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By daveforbes
22nd Mar 2006 15:56

Major oversight on end of year returns
As we have pointed out to HMRC, the Filing by Internet system only ever accepts a single year's returns - unlike ELS, which had a moving five-year window. This is a major oversight.

Lord Carter says agents will have to file electronically, but this will mean agents will have no way to submit out-of-year returns automatically. If HMRC will not accept paper facsimilies, you'll have to get out your biro to submit them if you're any later than 6 April (or before too long, 1 December). Some accountants do a lot of these - I'd like to know how many out-of-year returns HMRC gets.

The filing infrastructure needs to cope with multiple years, which is a major undertaking that will need to be completed before Lord Carter's deadline.

David Forbes
Forbes Computers

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By wfewtrell
23rd Mar 2006 11:26

No substitute forms? Why?
I agree with David below. John's article is a little confusing in that he states that online submissions from tax software will not be allowed, as that is not what it says in the press release.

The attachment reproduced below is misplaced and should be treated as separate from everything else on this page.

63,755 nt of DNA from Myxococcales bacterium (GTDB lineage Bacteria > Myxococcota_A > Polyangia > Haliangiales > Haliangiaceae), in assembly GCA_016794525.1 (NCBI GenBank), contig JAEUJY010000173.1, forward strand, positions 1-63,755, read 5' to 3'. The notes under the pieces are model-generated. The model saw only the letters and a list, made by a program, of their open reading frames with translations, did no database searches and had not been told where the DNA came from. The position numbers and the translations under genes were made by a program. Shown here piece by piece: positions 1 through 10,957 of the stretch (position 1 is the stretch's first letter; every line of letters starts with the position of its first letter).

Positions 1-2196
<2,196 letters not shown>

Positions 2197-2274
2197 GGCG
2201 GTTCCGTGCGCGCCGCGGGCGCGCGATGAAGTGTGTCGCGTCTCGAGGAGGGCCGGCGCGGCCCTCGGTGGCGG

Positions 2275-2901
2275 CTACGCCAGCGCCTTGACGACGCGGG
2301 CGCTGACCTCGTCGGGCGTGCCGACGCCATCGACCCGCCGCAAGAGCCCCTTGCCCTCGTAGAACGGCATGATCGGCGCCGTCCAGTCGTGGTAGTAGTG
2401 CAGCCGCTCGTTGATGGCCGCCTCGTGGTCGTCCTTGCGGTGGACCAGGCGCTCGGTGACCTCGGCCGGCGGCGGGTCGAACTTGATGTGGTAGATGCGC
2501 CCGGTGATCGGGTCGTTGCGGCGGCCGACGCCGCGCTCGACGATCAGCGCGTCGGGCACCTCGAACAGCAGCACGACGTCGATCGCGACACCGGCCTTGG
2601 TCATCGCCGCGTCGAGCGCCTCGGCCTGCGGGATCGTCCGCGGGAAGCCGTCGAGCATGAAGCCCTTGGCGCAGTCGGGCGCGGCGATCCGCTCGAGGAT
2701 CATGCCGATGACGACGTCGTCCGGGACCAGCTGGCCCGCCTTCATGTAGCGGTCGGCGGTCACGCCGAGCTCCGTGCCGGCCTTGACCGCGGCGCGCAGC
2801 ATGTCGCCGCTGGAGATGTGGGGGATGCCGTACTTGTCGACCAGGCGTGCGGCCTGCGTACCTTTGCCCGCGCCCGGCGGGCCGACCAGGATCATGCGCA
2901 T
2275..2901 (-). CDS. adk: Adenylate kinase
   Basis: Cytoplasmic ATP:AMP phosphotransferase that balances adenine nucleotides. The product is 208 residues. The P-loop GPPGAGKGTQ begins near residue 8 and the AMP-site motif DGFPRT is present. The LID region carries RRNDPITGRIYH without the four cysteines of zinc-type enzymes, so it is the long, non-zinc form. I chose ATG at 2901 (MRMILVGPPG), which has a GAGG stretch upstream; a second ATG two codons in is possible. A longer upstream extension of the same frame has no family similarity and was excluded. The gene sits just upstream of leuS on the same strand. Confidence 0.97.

What I am still struggling with is why, on those occasions where a paper submission is needed the press release states that they want to "promote online filing by tax agents and better quality data by withdrawing computer-generated paper "substitute" SA returns from 2007-08". The implication here is that you will have to request a return and fill it in manually. Bearing in mind most accountants handwriting I can't see how this provides better quality data!

Also for those self employed clients with a long accounting period, change of accounting reference dates, etc. you cannot currently file these by FBI and have to print out paper returns (we use IRIS). These paper returns are, I am reliably informed, pre-approved by HMRC, even to the point of approving the appearance of the "tick" in the tick boxes!!

One of the key conclusions of the Carter review (having just read it) is that they will have to ensure their systems are robust and rigorously tested before implementation of any of these proposals. Anyone heard that before??!

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By Robert Clubb
23rd Mar 2006 12:30

Beginning to lose it......................
Warren is missing the point, the reason why the substitute Returns are being withdrawn is that HMRC don't want to continue spending the time approving the software versions when it does not, in their view, seem to benefit them.